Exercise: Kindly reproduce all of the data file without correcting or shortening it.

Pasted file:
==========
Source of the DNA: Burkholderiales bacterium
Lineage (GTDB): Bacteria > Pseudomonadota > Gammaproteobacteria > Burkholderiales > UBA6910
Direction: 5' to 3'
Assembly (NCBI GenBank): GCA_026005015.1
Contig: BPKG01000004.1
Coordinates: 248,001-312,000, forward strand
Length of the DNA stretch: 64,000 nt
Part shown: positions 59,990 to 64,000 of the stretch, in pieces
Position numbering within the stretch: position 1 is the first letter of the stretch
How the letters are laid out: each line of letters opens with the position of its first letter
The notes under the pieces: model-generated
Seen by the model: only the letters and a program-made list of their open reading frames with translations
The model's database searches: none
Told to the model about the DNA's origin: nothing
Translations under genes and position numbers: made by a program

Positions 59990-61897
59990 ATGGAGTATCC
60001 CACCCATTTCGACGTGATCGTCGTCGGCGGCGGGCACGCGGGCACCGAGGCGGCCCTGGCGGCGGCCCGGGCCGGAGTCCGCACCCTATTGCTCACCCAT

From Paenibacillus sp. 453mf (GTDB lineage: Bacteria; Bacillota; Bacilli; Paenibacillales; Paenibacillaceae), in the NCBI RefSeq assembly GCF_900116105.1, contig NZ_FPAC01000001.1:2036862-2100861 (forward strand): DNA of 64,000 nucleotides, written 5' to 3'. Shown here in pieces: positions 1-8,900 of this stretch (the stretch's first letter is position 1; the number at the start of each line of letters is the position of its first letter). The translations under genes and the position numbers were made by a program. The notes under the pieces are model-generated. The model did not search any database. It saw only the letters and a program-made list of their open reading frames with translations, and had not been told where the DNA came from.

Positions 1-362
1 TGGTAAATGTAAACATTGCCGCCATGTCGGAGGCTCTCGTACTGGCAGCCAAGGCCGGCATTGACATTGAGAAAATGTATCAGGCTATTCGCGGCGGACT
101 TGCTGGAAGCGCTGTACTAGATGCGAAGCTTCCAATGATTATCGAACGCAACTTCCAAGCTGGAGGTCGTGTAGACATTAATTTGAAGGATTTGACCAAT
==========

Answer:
Source of the DNA: Burkholderiales bacterium
Lineage (GTDB): Bacteria > Pseudomonadota > Gammaproteobacteria > Burkholderiales > UBA6910
Direction: 5' to 3'
Assembly (NCBI GenBank): GCA_026005015.1
Contig: BPKG01000004.1
Coordinates: 248,001-312,000, forward strand
Length of the DNA stretch: 64,000 nt
Part shown: positions 59,990 to 64,000 of the stretch, in pieces
Position numbering within the stretch: position 1 is the first letter of the stretch
How the letters are laid out: each line of letters opens with the position of its first letter
The notes under the pieces: model-generated
Seen by the model: only the letters and a program-made list of their open reading frames with translations
The model's database searches: none
Told to the model about the DNA's origin: nothing
Translations under genes and position numbers: made by a program

Positions 59990-61897
59990 ATGGAGTATCC
60001 CACCCATTTCGACGTGATCGTCGTCGGCGGCGGGCACGCGGGCACCGAGGCGGCCCTGGCGGCGGCCCGGGCCGGAGTCCGCACCCTATTGCTCACCCAT

From Paenibacillus sp. 453mf (GTDB lineage: Bacteria; Bacillota; Bacilli; Paenibacillales; Paenibacillaceae), in the NCBI RefSeq assembly GCF_900116105.1, contig NZ_FPAC01000001.1:2036862-2100861 (forward strand): DNA of 64,000 nucleotides, written 5' to 3'. Shown here in pieces: positions 1-8,900 of this stretch (the stretch's first letter is position 1; the number at the start of each line of letters is the position of its first letter). The translations under genes and the position numbers were made by a program. The notes under the pieces are model-generated. The model did not search any database. It saw only the letters and a program-made list of their open reading frames with translations, and had not been told where the DNA came from.

Positions 1-362
1 TGGTAAATGTAAACATTGCCGCCATGTCGGAGGCTCTCGTACTGGCAGCCAAGGCCGGCATTGACATTGAGAAAATGTATCAGGCTATTCGCGGCGGACT
101 TGCTGGAAGCGCTGTACTAGATGCGAAGCTTCCAATGATTATCGAACGCAACTTCCAAGCTGGAGGTCGTGTAGACATTAATTTGAAGGATTTGACCAAT